My daughter is Iron Woman.
If you look closely into her long-lashed, soft blue eyes, she is not unlike a heroine of a Marvel comic. She may not be able to shoot red laser beams from her pupils, but in those eyes, you catch a glimpse of her iron will.
Any one who has observed our five-year-old Ava (pronounced like Eva in Estonian), has also given me a look of pity.
It’s the look that reveals another fellow parent’s thoughts.
“Glad God didn’t choose to give me one of those!”
Then there is the occasional
over-confident parent who sends me a glance that says:
“If I were her parent, I’d have her under control.”
Well, if you are one of the few who have ever truly lived with a Super woman, one with the determination and ability to someday dominate the world, you may realize that the process of teaching such a person to surrender is long.
It is a journey of loving them so deeply, kindly, uprightly and patiently that one day, they CHOOSE to imitate you.
People often assume that Ava gets her strong spirit from Nick.
After all, he is the outgoing and talkative one.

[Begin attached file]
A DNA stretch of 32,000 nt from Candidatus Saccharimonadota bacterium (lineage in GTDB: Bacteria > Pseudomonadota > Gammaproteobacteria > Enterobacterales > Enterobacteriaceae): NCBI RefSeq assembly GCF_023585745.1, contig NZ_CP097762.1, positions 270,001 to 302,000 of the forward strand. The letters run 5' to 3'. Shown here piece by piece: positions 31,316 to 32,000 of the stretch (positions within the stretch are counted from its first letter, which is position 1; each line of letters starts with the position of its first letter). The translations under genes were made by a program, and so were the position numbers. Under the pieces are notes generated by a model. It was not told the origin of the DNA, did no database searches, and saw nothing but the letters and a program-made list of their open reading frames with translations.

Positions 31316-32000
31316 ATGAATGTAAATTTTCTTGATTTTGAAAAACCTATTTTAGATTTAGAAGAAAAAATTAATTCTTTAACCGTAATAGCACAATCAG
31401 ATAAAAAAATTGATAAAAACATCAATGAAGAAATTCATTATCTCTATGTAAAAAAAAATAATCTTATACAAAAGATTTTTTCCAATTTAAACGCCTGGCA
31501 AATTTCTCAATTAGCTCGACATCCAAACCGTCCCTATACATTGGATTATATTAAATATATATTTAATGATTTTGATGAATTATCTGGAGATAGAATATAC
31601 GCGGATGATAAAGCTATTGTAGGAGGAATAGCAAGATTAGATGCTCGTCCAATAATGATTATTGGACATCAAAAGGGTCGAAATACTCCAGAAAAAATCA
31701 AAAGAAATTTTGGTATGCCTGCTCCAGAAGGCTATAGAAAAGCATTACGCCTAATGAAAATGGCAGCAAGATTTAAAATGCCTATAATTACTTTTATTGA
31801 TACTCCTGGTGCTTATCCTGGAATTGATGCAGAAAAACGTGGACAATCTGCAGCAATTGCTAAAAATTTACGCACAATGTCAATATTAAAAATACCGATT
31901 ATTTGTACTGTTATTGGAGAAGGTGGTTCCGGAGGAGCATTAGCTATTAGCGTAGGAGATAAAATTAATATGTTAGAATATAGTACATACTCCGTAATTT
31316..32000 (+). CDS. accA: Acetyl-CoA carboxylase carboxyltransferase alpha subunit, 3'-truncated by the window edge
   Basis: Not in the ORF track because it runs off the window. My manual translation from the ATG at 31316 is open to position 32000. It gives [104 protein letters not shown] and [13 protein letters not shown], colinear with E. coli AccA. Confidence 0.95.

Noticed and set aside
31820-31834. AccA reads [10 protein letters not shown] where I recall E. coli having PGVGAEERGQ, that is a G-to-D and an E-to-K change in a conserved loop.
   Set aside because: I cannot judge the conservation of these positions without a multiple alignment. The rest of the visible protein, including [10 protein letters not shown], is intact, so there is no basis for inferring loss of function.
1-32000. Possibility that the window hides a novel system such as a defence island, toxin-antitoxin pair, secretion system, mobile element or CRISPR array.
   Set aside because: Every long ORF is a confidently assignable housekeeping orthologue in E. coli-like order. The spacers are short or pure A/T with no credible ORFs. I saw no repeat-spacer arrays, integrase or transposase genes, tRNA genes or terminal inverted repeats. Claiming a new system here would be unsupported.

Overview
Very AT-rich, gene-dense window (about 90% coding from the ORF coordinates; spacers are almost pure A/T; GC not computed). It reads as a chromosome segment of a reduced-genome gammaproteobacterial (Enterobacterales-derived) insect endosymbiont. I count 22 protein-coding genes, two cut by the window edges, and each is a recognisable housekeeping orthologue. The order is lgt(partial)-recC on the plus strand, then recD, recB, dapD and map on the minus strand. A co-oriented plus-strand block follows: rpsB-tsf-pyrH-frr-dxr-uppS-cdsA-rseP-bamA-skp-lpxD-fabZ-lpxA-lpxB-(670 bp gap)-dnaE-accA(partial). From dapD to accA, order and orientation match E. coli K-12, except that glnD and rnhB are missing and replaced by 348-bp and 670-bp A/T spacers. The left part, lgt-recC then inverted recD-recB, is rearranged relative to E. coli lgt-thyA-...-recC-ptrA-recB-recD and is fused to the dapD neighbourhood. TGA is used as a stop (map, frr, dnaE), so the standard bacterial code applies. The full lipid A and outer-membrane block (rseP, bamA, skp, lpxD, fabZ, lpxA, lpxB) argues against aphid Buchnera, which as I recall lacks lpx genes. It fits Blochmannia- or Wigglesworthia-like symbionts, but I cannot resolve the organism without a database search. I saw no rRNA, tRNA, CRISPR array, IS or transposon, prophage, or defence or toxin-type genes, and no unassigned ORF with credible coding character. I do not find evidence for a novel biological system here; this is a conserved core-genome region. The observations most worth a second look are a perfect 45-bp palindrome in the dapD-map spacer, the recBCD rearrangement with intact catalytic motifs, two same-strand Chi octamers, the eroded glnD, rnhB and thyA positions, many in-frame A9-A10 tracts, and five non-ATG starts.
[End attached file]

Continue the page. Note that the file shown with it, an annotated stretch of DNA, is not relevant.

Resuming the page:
Every Sunday he gets up to speak at
and is known for his passionate and energetic speeches, marked with heel bounces, big hand gestures and pacing.
But, in our household, we all know the truth.
Nick and Oliver can sometimes be heard lovingly muttering in some distant, hidden corner of our living room, “We live with the two most stubborn human beings on earth.”
Yes, folks…she gets it from me.
My parents thought they had broken my strong will when I was a child, and I’ve kept it very well-hidden for years.
Then my counselor had me take a well-respected, researched and very official psychological exam to test me for all my neuroticism.
And there, amidst the dips and heights of the results bar graph, my iron will once again emerged for the entire world to see.
There I sat on her flowered couch- legs crossed; wide, gentle-eyed; peaceful; quiet; smiling. The counselor looked at my calm, innocent presence again, scratched her head, and traced the result’s pattern with her finger one final time to confirm the test's finding.
“Here it says you have a hidden pattern of rebellion.
You do not like to be controlled and you have issues with authority.”
Nick (a bit too eagerly) nodded his head in agreement and laughed as my long attempt to hide that strong core had finally been revealed on paper.
It was still there, buried under years of trying to be good, submissive, and doing whatever I had to do to prevent people from staring at me the same way they do Ava.